The ship Maple Leaf was built in April 1848 by Hyp. Dubord in Quebec. Burden was 400 Norwegian Commercial lasts, which equals 823 reg. tons. In 1859 she was the biggest ship in Norway. She was owned by Hans E. Møller in Porsgrund.. From 1861 she was mastered by Edvard Funnemark (1823 - 1885). Funnemark had become famous after saving the crew and passengers of a burning German steamer in September 1858. Because the National Archives of Canada [NAC] did not start the archiving of passenger lists before 1865, and the Norwegian emigration records did not start before 1867, there are no complete records of passengers for the voyages described on this page. Timeline to records. The first record of the Maple Leaf sailing from Norway with emigrants dates back to 1857. She departed from Bergen on May 6th, and arrived at Quebec on June 26th. She was mastered by Capt. Helgesen. The Maple Leaf was announced to sail from Porsgrund in April 1859 for Quebec, but we have not been able to confirm a voyage that year from primary sources.
Newspaper announcement from the Correspondenten December 18th, 1858; Passage to America with the copper nailed [or hooded] ship Maple Leaf, 396 lasts, mastered by Capt. Helgesen, departs from Porsgrund for Quebec between the 1st and the 15th of April, on appointment she will take cabin and steerage passengers to the lowest possible fee. Single cabins are available. This excellent ship, that provides all the comfort that can be demanded, and the skilled master, are well known in this trade, namely from Bergen, known for the humanity and complacency towards the passengers, will give all possible assistance at arrival to America: Recommended on the highest for those who have decided to emigrate. Enrolling on the undersigned's office, where conditions are given. Moderation for families. Possible passengers are requested to take contact as soon as possible. Skien, December 7th, 1858. Jacob Müller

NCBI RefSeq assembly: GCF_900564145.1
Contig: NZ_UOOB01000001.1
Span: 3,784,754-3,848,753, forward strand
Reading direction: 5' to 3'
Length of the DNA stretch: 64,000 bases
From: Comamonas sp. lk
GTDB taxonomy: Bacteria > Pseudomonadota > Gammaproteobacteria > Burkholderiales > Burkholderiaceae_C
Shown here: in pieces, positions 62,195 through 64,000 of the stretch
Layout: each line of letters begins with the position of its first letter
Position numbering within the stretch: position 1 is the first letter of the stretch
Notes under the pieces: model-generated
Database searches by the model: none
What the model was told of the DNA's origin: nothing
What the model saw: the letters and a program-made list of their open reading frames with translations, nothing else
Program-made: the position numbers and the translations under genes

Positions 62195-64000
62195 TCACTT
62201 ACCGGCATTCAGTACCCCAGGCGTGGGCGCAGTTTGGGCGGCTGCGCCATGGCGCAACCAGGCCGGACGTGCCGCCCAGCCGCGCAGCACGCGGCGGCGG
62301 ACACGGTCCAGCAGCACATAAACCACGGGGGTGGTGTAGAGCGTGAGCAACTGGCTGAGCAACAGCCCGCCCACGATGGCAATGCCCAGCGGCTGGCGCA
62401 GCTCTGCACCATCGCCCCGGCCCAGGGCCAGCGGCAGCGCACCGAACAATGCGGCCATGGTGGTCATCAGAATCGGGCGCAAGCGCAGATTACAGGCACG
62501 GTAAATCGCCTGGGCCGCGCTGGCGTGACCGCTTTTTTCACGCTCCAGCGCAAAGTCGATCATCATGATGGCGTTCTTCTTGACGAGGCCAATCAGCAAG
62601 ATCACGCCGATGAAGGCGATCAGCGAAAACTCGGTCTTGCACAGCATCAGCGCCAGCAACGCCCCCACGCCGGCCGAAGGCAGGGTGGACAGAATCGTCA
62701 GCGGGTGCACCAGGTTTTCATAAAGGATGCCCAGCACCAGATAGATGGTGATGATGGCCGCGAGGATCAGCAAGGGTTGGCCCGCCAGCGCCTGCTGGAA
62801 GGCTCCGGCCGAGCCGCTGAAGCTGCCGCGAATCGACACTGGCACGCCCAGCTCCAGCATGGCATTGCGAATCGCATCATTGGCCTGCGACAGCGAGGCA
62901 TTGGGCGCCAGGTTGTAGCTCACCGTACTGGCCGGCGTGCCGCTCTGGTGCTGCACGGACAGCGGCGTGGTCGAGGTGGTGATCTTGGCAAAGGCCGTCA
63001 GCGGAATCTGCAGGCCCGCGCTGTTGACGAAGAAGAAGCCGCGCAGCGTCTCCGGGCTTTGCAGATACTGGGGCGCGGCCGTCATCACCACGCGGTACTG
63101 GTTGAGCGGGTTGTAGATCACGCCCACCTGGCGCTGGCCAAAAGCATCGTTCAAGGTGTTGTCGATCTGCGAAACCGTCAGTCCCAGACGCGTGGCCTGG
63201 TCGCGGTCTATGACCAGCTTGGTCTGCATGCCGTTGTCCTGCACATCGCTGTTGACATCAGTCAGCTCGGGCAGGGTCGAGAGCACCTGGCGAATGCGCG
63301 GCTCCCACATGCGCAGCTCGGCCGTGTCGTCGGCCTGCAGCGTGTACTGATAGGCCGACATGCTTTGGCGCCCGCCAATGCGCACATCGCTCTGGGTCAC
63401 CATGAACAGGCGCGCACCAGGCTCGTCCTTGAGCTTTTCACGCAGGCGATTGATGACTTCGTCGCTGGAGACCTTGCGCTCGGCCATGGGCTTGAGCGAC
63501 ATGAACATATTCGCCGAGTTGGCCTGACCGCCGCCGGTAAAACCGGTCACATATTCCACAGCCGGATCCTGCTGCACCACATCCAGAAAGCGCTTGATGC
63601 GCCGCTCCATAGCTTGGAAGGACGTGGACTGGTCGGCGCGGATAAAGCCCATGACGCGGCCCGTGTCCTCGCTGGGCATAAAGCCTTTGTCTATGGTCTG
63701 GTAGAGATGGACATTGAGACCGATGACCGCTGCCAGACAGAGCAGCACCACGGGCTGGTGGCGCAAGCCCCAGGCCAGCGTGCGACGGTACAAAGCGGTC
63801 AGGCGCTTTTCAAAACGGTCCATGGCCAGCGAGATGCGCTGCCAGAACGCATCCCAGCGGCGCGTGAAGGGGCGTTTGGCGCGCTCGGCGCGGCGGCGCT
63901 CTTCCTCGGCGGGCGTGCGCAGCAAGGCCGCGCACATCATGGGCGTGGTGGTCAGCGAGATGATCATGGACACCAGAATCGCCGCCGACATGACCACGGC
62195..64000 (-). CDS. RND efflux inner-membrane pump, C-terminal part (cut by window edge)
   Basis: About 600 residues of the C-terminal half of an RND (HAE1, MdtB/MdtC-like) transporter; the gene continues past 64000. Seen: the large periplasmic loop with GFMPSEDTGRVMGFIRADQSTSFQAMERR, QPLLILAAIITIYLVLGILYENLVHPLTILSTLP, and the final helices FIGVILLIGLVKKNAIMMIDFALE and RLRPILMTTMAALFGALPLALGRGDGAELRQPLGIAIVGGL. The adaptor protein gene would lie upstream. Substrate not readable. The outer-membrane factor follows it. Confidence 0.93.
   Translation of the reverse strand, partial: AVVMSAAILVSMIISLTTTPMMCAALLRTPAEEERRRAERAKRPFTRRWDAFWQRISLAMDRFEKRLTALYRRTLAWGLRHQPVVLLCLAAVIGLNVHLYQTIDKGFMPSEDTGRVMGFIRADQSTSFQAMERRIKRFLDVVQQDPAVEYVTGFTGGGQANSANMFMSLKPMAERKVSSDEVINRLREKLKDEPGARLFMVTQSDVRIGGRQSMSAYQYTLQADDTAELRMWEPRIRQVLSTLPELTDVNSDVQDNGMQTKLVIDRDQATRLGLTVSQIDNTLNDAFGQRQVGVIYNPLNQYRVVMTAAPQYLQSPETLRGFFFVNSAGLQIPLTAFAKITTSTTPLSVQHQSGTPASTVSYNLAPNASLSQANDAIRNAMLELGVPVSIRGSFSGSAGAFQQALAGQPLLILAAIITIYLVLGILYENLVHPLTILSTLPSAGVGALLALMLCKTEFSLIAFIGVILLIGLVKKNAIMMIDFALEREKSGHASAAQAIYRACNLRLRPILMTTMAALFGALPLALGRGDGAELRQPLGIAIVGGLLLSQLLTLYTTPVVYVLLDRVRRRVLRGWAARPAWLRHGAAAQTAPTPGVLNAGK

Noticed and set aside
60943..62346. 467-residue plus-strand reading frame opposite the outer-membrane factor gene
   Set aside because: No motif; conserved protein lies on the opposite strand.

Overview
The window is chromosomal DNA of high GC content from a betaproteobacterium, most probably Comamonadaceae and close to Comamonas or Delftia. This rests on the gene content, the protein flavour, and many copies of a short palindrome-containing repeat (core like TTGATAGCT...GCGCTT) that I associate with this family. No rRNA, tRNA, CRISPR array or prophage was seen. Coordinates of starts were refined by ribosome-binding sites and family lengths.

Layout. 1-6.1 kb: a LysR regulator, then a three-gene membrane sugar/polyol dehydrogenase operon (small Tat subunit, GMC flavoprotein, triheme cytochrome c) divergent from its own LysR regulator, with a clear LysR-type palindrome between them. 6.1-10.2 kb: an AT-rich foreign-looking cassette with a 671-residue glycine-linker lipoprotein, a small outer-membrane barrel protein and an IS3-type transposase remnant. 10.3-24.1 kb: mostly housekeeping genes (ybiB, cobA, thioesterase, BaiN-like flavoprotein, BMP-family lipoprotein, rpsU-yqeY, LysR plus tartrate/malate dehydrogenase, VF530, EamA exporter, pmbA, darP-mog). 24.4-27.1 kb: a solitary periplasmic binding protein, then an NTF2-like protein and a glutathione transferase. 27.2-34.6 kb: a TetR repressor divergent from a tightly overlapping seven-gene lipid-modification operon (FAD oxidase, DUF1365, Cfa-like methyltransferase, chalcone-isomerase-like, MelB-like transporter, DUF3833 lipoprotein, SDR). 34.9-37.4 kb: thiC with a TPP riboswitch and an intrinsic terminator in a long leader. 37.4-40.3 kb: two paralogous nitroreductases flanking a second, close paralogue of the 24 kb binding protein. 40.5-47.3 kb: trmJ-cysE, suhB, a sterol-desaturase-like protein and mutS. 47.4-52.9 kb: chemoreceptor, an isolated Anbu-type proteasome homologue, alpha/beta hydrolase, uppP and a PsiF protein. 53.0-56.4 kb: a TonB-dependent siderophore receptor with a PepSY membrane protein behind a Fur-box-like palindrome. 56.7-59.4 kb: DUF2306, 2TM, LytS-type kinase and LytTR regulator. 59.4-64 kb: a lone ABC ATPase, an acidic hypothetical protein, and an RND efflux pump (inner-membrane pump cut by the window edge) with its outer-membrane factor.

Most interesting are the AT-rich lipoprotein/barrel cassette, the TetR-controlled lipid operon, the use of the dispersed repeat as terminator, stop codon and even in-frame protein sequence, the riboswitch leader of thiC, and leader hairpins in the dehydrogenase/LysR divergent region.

In 1861 the newspaper "Correspondenten" wrote about the Maple Leaf journey:
The Ship "Maple Leaf", Capt. Funnemark, left Porsgrund April 17th this year, and arrived in Quebec
June 11th. Among the emigrants on board the ship there were 198 persons arriving in Quebec
without owning a single cent. The journey across the ocean had taken quite a long time, and had been hard. The poorest of the passengers went out of supplies, and had to buy from those who had brought enough. This was given as a reason for why they did not have any money when arriving in Quebec. This could not have been the only reason, as they had not bought supplies for more than 4 - 5 Spd. for the crossing, and the fee for the passage had not been more than 12 Spd. for adults and 6 Spd. for children. Of the 598 passengers 19 children and 3 adults had died while the ship was drifting among the icebergs north off Scotland. Though it is said that they did not die due to the low temperature, but from an outbreak of fewer. 2 - 3 persons had died every day.